A special task force is recommending that Florida’s state-backed property insurer – Citizens Property Insurance — be permitted to raise its rates beginning in 2010 and that restrictions on what homeowners it can insure be more tightly enforced.
The panel of elected and appointed policymakers also wants to block Citizens from insuring any new homes or condominiums built in high risk coastal areas. These property owners would have to find insurance in the private market.
Citizens has become the largest home insurer in the state, in part because its rates have been frozen by law since 2007, making it cheaper than private coverage in some instances. It now has about 1.1 million policies. That’s down from a high of 1.4 million due to an influx of private carriers and concerted efforts to get homeowners to accept private coverage. But many, including insurers, think Citizens is still too big.
The panel voted to allow the current freeze on Citizens’ rates to expire and that Citizens be given the green light to file for rate hikes. But to avoid big spikes in rates for policyholders in any one year, the task force wants any future rate increases capped. Future increases for Citizens would have to follow a “glidepath” under which the overall statewide increase would be no more than 10 percent in a year; any rate increase by territory would be capped at 15 percent a year; and any increase per policy would be no more than 20 percent.
Citizens’ rates would be subject to approval by the Office of Insurance Regulation.
In addition to tackling pricing, the task force looked at some of the rules governing who is eligible to be insured by Citizens. One of these eligibility rules, known as the “15 percent rule,” lets homeowners qualify for Citizens coverage if their private quote is more than 15 percent higher than the Citizens premium.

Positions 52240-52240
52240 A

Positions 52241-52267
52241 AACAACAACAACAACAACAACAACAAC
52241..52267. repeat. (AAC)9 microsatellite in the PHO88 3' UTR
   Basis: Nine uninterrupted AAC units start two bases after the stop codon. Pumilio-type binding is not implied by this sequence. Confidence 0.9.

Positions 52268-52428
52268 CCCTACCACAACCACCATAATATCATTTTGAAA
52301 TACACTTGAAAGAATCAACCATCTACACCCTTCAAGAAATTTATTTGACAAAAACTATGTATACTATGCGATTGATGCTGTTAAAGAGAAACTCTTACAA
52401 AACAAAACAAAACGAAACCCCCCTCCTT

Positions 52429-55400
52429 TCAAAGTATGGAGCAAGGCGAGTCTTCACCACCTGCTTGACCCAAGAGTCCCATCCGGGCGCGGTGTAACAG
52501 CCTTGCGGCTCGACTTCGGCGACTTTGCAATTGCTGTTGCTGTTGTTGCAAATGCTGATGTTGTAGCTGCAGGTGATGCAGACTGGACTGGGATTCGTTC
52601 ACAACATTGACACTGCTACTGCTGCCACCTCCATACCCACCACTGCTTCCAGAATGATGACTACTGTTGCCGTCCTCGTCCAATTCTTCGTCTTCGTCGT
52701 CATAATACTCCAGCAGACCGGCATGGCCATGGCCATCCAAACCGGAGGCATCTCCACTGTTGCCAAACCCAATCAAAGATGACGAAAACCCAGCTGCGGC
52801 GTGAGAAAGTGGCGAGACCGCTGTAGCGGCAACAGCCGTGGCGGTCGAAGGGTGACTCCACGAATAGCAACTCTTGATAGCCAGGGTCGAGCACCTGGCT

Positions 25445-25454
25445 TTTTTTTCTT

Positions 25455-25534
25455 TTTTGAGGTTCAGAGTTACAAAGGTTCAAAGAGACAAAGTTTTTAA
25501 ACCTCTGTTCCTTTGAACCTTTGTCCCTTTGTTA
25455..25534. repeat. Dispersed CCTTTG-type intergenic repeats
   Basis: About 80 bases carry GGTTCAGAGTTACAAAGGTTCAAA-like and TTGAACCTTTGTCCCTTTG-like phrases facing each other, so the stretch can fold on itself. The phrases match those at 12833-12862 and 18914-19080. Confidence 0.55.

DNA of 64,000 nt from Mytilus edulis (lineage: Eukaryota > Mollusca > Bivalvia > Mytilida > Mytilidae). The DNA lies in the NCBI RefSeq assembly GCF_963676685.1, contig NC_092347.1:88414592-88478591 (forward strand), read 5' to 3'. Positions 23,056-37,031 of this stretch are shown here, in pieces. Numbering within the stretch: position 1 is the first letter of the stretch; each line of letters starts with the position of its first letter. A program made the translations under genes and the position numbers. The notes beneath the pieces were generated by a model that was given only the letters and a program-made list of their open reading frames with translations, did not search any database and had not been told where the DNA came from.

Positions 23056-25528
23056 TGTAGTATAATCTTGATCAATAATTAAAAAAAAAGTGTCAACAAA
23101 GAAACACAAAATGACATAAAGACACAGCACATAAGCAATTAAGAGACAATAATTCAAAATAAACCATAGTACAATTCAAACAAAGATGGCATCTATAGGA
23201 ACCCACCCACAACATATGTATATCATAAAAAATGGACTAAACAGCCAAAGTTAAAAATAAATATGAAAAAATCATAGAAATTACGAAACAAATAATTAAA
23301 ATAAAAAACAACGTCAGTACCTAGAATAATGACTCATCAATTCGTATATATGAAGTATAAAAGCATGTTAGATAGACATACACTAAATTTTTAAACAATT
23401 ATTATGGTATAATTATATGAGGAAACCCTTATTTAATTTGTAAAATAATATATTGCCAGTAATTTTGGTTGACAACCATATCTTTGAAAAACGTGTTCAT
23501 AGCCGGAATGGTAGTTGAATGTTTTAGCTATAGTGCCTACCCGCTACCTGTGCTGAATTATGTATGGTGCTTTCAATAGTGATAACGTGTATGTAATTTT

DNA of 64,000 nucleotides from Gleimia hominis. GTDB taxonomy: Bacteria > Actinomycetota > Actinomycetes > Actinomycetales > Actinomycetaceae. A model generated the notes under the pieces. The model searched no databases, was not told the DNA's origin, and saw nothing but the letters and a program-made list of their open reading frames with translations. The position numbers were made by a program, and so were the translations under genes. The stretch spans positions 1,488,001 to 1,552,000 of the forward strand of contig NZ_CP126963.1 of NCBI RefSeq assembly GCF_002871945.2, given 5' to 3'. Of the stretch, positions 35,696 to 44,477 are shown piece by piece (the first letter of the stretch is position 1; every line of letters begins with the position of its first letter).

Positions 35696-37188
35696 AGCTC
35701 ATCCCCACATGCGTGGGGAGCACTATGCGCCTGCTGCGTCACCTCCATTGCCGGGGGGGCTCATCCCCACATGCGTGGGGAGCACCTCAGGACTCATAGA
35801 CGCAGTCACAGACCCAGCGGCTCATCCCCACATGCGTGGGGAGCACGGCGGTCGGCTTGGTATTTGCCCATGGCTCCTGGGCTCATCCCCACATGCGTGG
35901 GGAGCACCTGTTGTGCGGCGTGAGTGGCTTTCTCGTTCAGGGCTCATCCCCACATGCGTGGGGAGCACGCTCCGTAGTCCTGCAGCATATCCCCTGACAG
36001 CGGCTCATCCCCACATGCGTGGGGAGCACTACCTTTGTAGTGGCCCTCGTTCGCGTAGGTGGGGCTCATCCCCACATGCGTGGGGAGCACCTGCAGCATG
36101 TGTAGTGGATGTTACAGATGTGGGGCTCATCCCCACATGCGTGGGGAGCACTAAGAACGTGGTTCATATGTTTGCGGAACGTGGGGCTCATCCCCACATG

The task force rejected a proposal for repeal of the 15 percent rule but did decide the rule should be enforced more closely by requiring agents and policyholders to actually certify that they could not find a private policy priced less than 15 percent above Citizens.
In another recommendation, the task force took aim at an unusual Florida law that bars agents from discussing the state’s guaranty fund with consumers. The task force urged lawmakers to repeal this law. The guaranty fund steps in to pay claims up to $500,000 if an insurance company becomes insolvent.
The task force is also recommending expansion of the state’s voluntary market assistance plan (F-MAP) through which private insurers scan Citizens accounts for ones they would like to write. The proposal would make more of the data available to insurers as many as 120 days before a policy is set to renew.
The task force’s work is not done and another meeting is planned for Jan. 22 before it is supposed to issue its final recommendations to the Legislature on Jan. 31.
The task force ideas thus far – if adopted by the Legislature– should help reduce the size of Citizens but they stop short of scaling back Citizens to being strictly an insurer of last resort for homeowners unable to find private coverage at any price from private insurers.
Insurers wish the task force had taken other steps to shrink Citizens but they acknowledge that the task force members inherited a tough job.
“We probably would have hoped they would have gone further than they did but these are very substantive recommendations and given the politics, these are tough issues,” said Sam Miller, chief executive for the Florida Insurance Council, which represents insurers in the state.
The task force has not yet addressed several matters. Chief among them are rules governing so-called “takeouts” under which private insurers offer coverage to property owners already insured in Citizens. Currently, property owners are under no obligation to accept the takeout offer from any private carrier, although close to 400,000 did so in 2008. One proposal before the task force would require policyholders and their agents to accept any takeout offer as a way to further depopulate Citizens.
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